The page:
Photograph courtesy of Alexandra Star of Parfums de Paris.

Paris fragrance notes

    • aldehydes, hyacinth, lilac, heliotrope, carnation, ylang ylang, musk ketone, bulgarian rose, civet, vanilla

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Latest Reviews of Paris

I have no idea how old my small bottle of Coty Paris might be, but the parfum inside is gorgeous and very well preserved. I get lilac, heliotrope, and a resplendent rose with a little sweetness and vanilla, with a suggestion of something like almond pastry. There is definitely some frisky but tame civet underneath. Paris is a little bit like vintage Joy parfum crossed with L'Heure Bleue.

In the 1940's, Paris was advertised with a series of intensely chic ads by one of the top illustrators of the day, Carl Erickson (1891-1958), known as "Eric." He was an illustrator for Vogue from 1925-58. In Eric's series of ads for Paris, which all feature two beautiful, gorgeously attired ladies out on the town together, Paris is heralded as "The Double Note Perfume." I have not been able to find a clear explanation of this marketing slogan, but sniffing my arm, I am going to guess that the double notes in Paris are lilac and rose.
31st January 2023
At first glance Coty's Paris may seem like a push over, a soft pink floral bouquet with a red fruity syrup. But there's also a hard side to it; aldehydes, the cutting note of hyacinth and a crunch of lilac.
What would be a sentimental fruity floral takes on a newly grown up air. The sense of maturity is developed by (face) powder, and by on the ambery base, which is musky, creamy, biscuit-like and slightly plangent.

It's tempting to see the two sides of Paris (the sweet & soft, and the hard & dry) in terms of Coty's personality. He was a perfume maker who produced great masterpieces, but he was an abrasive character - a business tycoon with extreme right wing views. He built an empire whose products delighted millions, but he died a recluse, deserted by his family.

Coty was a talented - and one assumes - sensitive artist, but he was also a misanthropic reactionary. Is it possible to read these two sides of his character into the perfume? It's a delicate, even exquisite bouquet, but it's lashed by aldehydes and sharp florals, and there's also cold spice, and a strange musky note in the base...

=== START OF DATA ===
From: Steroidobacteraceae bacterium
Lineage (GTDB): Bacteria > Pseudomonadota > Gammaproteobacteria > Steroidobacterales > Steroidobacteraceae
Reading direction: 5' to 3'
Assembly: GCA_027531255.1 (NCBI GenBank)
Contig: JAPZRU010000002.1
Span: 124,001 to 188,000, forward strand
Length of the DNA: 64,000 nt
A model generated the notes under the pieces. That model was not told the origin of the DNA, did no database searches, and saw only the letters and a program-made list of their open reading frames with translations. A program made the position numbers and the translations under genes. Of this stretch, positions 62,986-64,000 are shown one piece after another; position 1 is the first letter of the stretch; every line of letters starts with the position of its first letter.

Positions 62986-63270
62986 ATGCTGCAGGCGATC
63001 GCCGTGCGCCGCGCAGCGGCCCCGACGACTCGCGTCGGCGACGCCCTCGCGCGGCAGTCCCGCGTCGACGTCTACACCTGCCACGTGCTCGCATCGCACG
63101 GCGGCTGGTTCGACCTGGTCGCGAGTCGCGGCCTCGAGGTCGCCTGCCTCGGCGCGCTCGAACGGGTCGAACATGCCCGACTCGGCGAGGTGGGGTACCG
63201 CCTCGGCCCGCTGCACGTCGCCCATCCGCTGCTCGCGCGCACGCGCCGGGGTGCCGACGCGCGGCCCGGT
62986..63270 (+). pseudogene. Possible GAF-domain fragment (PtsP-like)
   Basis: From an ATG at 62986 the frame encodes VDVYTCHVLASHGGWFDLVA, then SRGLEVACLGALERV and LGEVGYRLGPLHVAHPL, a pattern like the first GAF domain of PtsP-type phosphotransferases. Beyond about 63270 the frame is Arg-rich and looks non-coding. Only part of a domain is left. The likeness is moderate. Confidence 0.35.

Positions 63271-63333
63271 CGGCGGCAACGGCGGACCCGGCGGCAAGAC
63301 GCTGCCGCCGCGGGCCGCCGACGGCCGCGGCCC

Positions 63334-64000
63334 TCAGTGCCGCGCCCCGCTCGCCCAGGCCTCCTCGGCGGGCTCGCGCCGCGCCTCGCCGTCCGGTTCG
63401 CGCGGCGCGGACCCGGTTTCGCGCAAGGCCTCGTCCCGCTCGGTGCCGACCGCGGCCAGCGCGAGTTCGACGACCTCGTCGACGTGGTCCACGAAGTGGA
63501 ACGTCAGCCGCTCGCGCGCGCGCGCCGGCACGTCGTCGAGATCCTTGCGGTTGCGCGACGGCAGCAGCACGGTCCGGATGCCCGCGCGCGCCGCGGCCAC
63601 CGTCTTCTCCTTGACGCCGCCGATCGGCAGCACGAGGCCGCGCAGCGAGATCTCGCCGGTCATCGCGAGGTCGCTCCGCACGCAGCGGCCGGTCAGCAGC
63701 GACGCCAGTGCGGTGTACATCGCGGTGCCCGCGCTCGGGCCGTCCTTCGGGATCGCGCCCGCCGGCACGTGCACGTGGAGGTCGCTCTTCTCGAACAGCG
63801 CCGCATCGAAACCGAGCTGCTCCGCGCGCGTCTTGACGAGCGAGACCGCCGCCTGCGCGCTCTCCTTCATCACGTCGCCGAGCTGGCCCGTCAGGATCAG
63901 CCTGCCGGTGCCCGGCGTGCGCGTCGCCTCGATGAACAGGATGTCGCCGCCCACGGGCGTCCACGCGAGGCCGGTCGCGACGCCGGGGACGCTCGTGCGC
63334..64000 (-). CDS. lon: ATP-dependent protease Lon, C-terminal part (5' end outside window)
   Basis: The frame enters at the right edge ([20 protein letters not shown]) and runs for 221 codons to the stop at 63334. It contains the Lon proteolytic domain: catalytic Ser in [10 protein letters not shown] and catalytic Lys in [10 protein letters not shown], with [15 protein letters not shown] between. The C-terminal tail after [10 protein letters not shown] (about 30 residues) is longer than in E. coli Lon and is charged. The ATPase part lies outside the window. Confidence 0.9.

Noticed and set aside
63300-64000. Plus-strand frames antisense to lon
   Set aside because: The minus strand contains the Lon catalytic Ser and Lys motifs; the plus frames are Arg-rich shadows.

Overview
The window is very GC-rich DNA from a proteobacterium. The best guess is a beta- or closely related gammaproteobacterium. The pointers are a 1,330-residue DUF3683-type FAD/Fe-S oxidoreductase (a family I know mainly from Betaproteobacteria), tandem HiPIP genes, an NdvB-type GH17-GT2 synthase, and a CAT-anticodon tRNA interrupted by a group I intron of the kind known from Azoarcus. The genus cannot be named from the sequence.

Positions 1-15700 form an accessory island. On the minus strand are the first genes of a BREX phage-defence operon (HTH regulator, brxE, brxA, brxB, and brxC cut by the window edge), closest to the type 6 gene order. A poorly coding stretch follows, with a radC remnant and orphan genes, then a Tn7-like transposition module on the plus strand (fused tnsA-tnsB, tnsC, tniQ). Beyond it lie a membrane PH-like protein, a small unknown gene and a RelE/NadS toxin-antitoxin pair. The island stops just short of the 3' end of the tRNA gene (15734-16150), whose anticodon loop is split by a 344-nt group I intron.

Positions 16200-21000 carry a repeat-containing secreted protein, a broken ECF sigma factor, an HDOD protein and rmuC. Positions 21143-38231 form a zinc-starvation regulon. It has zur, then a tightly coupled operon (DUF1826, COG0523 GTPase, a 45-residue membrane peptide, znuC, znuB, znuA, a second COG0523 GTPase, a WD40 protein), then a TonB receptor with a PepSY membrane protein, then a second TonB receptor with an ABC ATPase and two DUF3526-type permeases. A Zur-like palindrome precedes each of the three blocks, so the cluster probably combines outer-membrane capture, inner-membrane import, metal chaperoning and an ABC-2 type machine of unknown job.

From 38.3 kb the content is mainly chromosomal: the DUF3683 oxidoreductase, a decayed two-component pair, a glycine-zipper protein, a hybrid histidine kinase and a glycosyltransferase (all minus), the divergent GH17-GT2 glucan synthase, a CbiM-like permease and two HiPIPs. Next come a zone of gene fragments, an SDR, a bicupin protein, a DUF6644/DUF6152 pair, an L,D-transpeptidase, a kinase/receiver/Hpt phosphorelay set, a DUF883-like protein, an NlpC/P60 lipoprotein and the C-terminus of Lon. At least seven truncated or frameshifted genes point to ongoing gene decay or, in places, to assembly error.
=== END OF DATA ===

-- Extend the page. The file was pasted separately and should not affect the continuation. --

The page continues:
With it's mixture of gorgeous pink bouquet and aldehydes, it looks like Paris was Coty's answer to Chanel 22 - which came out the year before. Any perfumer - entrepreneur would have recognised that Chanel's No5 flanker gave him the chance to cash in, all it needed was a good (and cheaper) alternative to the Chanel. And if there was one perfumer who could meet that challenge it was François Coty.

Paris was a masterful retort. It may have been bandwagon jumping, but it was still an excellent perfume. Paris is now rare and sunk into obscurity, but it was one of the great aldehydes, a worthy rival to No22.
10th November 2020

The opening is - apart from a fresh and bright aldehydic blast - most distinctly a floral one, combining muguet, hyacinth - delicious! - and lilac very beautifully. Whiffs of oleander and of white carnation are also part of this early phase.

The drydown develops the prominent component of the second stage, which is a warmly glowing ylang-ylang that develops a delightful sweet honeyed tonka-caramel-like character with time. Gently musk untertones a mare slipped in here and there.

I get moderate sillage, good projection and seven hours of longevity on my skin.

This scent for spring evenings is a multilayered and quite complex creation that is blended exquisitely out of top-quality ingredients. It lacks vividness at times, which, I suspect, is a result of the age of the vintage juice, but is otherwise still a formidable work of olfactory art. 3.75/5
18th August 2019
A burst of lilac that initially reminded me of muguet before I had a look at the ingredients list, then civet, though light and pleasant. My nose cannot detect the other notes. This is very much an old fashioned scent and one that is quite sedate. I would not label it feminine, but it is hardly unisex. It has a somewhat dry leathery dry down that is again pleasant without being singular or outstanding in any way.

For me the look of the dark liquid in the classic bottle with the original label (Paris de Coty) in gold are worth more aesthetically than the contents.

Still, it is a positive response, as it has its integrity and smells like nothing else in my experience. This is based on a bottle of vintage edt.
1st November 2013
I have a sample of vintage "parfum" . I get mostly powdered violets on my skin. I know...I see that violets is not on the list of notes. I can construe this a lilacs then: Sweet 'purple' floral. It's constrained/delivered in a classic structure. Aldehydes deliver a this-is-perfume! message and the basenotes underwrite the flowers with soft skin muskiness. After the violets/lilacs fade out, there is a bit of anonymous rose-carnation to it.
Overall very discreet, very traditional, very lady like. You might get out your white gloves. NO ADVENTURE!
19th April 2013
This is a beautiful floral scent, quite different from most. I don't get the aldehydes or the carnation, but everything else listed is coming through. I have the eau de toilette, which is usually rather strong in a very old scent, but not this one. It is light, zero sillage and 30 minutes later, I have to literally press my wrist into my nose to smell it. What a shame! I may try for a stronger version as it is really a captivating loveliness.
24th July 2012